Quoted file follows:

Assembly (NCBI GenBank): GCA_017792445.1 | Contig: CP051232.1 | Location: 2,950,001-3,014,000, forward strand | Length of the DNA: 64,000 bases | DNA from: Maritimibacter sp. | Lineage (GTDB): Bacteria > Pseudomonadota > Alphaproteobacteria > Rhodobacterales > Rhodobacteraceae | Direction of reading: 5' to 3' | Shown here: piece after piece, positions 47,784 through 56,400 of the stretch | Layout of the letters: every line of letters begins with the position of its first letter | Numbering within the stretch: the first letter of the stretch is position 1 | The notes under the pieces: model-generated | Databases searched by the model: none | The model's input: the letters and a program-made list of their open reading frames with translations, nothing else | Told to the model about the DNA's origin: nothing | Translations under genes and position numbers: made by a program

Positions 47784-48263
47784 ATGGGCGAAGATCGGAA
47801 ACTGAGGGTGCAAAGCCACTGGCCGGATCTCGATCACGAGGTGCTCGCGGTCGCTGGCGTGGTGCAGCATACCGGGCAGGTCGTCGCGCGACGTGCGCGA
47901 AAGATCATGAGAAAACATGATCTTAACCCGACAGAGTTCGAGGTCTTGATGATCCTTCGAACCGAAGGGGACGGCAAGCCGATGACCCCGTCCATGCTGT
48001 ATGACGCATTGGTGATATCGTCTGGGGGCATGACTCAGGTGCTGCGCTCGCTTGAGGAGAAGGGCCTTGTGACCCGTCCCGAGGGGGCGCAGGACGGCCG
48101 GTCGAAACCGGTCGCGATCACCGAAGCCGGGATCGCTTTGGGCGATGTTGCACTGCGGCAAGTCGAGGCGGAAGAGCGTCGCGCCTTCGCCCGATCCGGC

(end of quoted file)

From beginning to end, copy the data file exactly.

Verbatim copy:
Assembly (NCBI GenBank): GCA_017792445.1 | Contig: CP051232.1 | Location: 2,950,001-3,014,000, forward strand | Length of the DNA: 64,000 bases | DNA from: Maritimibacter sp. | Lineage (GTDB): Bacteria > Pseudomonadota > Alphaproteobacteria > Rhodobacterales > Rhodobacteraceae | Direction of reading: 5' to 3' | Shown here: piece after piece, positions 47,784 through 56,400 of the stretch | Layout of the letters: every line of letters begins with the position of its first letter | Numbering within the stretch: the first letter of the stretch is position 1 | The notes under the pieces: model-generated | Databases searched by the model: none | The model's input: the letters and a program-made list of their open reading frames with translations, nothing else | Told to the model about the DNA's origin: nothing | Translations under genes and position numbers: made by a program

Positions 47784-48263
47784 ATGGGCGAAGATCGGAA
47801 ACTGAGGGTGCAAAGCCACTGGCCGGATCTCGATCACGAGGTGCTCGCGGTCGCTGGCGTGGTGCAGCATACCGGGCAGGTCGTCGCGCGACGTGCGCGA
47901 AAGATCATGAGAAAACATGATCTTAACCCGACAGAGTTCGAGGTCTTGATGATCCTTCGAACCGAAGGGGACGGCAAGCCGATGACCCCGTCCATGCTGT
48001 ATGACGCATTGGTGATATCGTCTGGGGGCATGACTCAGGTGCTGCGCTCGCTTGAGGAGAAGGGCCTTGTGACCCGTCCCGAGGGGGCGCAGGACGGCCG
48101 GTCGAAACCGGTCGCGATCACCGAAGCCGGGATCGCTTTGGGCGATGTTGCACTGCGGCAAGTCGAGGCGGAAGAGCGTCGCGCCTTCGCCCGATCCGGC